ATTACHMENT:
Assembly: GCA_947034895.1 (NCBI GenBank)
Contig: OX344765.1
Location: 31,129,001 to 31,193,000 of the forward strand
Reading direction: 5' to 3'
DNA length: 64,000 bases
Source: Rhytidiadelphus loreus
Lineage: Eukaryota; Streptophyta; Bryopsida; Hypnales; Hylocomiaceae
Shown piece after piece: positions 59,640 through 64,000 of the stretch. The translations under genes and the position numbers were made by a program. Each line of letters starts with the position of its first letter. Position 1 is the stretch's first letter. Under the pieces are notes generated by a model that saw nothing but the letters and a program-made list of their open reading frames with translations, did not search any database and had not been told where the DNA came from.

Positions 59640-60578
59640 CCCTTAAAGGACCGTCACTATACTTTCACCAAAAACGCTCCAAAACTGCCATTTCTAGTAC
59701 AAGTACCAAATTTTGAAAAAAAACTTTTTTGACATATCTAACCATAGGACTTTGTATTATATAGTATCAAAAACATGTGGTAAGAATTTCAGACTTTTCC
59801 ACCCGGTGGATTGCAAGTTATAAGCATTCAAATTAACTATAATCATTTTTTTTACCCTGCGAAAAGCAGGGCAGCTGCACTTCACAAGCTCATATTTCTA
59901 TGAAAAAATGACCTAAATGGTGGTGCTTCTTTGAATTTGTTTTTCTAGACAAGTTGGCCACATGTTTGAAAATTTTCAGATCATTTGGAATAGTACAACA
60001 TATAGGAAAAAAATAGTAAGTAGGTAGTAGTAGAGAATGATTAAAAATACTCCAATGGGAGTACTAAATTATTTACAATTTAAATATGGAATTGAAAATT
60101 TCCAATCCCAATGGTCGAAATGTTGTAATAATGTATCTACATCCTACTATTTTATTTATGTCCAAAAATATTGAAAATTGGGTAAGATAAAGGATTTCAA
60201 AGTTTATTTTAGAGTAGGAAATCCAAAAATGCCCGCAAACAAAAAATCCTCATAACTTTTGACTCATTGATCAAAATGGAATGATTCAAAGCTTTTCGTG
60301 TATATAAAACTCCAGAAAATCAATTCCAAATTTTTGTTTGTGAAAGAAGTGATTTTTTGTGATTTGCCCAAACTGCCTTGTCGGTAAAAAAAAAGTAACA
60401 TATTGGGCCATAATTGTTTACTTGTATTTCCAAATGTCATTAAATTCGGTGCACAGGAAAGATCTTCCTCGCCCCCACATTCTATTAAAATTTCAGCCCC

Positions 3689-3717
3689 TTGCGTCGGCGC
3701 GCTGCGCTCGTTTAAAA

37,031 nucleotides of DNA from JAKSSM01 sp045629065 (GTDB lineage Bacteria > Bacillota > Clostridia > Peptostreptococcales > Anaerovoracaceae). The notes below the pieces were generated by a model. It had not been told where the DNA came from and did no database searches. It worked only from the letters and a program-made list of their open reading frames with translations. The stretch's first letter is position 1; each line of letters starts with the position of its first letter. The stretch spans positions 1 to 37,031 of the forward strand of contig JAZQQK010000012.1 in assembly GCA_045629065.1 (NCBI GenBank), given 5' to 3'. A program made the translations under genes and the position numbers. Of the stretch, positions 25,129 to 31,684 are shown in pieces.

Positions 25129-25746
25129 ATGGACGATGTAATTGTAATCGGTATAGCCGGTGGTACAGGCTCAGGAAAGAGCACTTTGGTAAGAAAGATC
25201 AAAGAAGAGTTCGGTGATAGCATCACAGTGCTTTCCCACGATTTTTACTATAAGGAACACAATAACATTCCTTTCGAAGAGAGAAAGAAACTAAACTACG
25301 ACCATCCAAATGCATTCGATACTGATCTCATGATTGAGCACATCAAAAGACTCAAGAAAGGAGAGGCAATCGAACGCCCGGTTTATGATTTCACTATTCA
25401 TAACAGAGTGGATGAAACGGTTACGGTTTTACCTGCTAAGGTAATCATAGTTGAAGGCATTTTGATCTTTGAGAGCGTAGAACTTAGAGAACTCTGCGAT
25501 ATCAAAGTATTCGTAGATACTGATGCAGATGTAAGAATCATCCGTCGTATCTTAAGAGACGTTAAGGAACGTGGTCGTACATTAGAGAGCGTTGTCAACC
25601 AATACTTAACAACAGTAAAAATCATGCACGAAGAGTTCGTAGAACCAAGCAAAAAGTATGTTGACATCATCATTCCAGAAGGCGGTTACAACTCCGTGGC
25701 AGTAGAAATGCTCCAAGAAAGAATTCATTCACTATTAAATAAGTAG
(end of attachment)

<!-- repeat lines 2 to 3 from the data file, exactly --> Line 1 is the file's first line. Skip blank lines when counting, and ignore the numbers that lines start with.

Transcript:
Contig: OX344765.1
Location: 31,129,001 to 31,193,000 of the forward strand